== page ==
The European Super League is not just about playing football, it is also about politics. This morning the Spanish government made it clear in a statement that it does not support the initiative, and the minister for sport, José Manuel Rodríguez Uribes, warned of a possible "collision" while the foreign affairs minister, Arancha González Laya, noted that football is much more than a game and has an "identity" component for many people.
The president of the Spanish Football League, Javier Tebas, said bluntly that it was "secessionist and elitist" of the clubs to create a competition that goes beyond the Spanish state - an argument that has been used before in other fields.
In Catalonia there has been no public reaction from the Catalan government, although among the founding clubs of the Super League is FC Barcelona, and the most political commentary on the news came from the Catalan minister for digital policies, Jordi Puigneró, who considered this initiative as another way of disconnecting from the Spanish mental framework. According to the minister, the prospect of "getting out of the mental framework of the 'Spanish league' concept" was an aspect he was very much in favour of.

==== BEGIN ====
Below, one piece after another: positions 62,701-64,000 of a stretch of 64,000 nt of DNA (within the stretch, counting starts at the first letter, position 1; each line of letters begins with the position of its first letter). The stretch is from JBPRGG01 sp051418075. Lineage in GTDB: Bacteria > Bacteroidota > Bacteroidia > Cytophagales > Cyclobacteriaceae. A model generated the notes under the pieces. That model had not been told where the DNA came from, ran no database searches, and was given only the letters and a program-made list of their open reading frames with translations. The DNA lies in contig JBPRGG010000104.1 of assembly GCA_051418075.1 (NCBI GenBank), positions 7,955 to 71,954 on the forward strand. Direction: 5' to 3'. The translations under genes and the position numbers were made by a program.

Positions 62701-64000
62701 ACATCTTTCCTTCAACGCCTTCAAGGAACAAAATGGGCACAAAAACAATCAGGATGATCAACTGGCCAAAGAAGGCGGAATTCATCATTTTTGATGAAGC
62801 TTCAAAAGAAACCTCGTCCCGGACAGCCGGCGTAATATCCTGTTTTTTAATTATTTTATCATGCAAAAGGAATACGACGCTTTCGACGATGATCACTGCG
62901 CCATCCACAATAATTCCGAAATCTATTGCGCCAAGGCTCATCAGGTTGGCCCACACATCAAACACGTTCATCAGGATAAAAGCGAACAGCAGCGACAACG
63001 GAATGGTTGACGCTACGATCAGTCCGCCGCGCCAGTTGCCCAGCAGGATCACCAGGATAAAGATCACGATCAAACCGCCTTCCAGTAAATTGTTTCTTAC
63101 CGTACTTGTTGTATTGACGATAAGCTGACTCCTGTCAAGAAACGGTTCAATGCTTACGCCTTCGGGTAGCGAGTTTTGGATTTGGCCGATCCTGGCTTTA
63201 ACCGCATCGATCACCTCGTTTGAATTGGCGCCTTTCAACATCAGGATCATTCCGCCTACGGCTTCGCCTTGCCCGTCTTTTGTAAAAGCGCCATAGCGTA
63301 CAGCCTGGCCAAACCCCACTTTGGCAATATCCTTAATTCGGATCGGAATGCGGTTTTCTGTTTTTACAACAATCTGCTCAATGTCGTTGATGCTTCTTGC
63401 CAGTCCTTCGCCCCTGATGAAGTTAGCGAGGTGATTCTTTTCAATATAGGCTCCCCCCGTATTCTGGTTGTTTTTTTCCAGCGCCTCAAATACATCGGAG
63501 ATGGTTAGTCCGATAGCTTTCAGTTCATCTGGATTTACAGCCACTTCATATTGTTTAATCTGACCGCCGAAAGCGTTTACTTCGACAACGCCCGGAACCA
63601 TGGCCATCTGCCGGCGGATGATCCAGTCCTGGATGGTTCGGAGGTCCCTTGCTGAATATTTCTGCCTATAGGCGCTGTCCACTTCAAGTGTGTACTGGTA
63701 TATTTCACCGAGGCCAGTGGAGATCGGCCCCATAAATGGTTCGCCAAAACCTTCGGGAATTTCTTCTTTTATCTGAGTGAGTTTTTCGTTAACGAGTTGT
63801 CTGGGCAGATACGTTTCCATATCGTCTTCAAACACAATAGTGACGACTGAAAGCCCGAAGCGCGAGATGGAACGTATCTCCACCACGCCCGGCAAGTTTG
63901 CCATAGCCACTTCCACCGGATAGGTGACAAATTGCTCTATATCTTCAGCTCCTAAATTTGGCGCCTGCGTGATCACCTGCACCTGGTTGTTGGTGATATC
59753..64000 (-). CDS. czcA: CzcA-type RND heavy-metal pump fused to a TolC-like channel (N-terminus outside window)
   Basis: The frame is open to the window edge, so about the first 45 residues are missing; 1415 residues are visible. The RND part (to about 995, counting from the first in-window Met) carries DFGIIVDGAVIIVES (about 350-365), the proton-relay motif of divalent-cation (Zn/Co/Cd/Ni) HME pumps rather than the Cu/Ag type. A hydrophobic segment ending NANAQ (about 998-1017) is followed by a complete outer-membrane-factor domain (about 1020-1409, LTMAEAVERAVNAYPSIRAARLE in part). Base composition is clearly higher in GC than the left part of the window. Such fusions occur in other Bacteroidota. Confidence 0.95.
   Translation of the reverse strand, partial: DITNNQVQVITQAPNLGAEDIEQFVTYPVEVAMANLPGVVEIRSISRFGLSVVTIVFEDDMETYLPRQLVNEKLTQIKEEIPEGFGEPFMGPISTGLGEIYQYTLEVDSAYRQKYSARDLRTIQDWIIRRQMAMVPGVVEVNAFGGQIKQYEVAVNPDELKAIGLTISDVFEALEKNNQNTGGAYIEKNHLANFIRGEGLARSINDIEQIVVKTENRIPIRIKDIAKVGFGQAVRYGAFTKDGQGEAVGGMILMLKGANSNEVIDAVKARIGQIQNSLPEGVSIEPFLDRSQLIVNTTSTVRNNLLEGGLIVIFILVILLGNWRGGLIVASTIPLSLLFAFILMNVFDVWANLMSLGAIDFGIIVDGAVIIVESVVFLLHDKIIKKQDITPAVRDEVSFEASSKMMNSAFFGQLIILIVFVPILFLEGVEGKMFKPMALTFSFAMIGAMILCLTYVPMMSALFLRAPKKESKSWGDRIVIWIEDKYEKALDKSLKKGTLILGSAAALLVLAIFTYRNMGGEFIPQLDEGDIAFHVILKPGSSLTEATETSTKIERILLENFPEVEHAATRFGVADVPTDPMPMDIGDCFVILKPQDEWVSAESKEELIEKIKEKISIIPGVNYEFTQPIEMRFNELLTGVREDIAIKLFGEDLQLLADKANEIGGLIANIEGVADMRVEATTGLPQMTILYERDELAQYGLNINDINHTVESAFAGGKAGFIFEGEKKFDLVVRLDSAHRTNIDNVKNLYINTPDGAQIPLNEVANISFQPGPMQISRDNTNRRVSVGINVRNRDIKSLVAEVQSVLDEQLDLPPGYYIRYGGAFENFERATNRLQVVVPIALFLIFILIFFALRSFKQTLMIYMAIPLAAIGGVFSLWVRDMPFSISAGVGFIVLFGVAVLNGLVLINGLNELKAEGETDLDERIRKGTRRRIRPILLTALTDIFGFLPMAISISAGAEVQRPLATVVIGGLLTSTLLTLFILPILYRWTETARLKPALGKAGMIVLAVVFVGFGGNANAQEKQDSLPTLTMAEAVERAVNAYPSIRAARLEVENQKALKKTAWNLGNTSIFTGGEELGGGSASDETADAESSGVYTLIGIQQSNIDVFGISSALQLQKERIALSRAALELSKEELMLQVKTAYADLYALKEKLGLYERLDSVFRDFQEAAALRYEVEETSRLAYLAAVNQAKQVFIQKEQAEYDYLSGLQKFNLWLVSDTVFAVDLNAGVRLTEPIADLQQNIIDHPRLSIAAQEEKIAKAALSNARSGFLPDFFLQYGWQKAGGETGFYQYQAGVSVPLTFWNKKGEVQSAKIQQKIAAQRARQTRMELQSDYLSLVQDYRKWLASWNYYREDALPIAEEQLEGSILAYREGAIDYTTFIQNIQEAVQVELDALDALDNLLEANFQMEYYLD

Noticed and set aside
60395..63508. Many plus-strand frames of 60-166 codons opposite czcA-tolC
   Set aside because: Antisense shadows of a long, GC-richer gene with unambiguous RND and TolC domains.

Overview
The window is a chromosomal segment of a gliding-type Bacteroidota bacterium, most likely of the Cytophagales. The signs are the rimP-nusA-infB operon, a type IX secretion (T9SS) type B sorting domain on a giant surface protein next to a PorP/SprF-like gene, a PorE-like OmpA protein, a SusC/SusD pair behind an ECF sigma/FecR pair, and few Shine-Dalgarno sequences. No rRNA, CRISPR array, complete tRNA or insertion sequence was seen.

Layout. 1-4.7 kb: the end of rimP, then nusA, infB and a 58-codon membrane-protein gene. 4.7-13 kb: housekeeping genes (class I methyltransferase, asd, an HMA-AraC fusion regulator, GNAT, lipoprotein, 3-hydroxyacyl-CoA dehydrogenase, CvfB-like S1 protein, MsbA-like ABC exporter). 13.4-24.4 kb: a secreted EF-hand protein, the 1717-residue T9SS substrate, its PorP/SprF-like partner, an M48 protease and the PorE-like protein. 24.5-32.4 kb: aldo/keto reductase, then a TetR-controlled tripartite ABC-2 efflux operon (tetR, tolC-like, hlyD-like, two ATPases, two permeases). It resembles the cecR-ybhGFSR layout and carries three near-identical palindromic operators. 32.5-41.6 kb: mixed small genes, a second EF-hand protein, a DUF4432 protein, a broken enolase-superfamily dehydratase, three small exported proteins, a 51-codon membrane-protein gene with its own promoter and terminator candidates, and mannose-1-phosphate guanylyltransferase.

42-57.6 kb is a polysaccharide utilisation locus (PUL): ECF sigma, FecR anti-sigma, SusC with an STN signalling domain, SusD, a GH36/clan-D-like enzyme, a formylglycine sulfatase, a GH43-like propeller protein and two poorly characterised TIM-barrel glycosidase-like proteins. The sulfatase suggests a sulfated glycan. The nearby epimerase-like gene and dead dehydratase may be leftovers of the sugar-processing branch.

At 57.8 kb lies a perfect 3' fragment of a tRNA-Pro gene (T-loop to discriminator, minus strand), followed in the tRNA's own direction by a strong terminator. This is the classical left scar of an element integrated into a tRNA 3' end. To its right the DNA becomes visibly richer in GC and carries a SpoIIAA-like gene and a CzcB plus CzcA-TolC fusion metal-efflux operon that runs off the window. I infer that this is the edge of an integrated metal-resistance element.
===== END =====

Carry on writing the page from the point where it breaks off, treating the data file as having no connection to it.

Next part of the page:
Puigneró responded in social media to comments made in opposition to the project and defended the freedom of association of clubs to play in the league they consider most suitable, which he saw as "a basic principle of liberal democracy" .
The president of Real Madrid, Florentino Pérez, will be the first president of the Superliga, as announced in the statement launching the project.
The European Super League, which already has twelve founding clubs that have gone public on the new plan in the last 24 hours, will replace the Champions League and will be played on weekdays, ensuring that it will not conflict with national leagues, according to its promoters.
However, not only the major European leagues and UEFA have spoken out against the initiative, but also French president Emmanuel Macron, British prime minister Boris Johnson, as well as the European Commission vice president Margaritis Schinas, among others.
In the main image, pro-independence estelada flags at the Camp Nou / Europa Press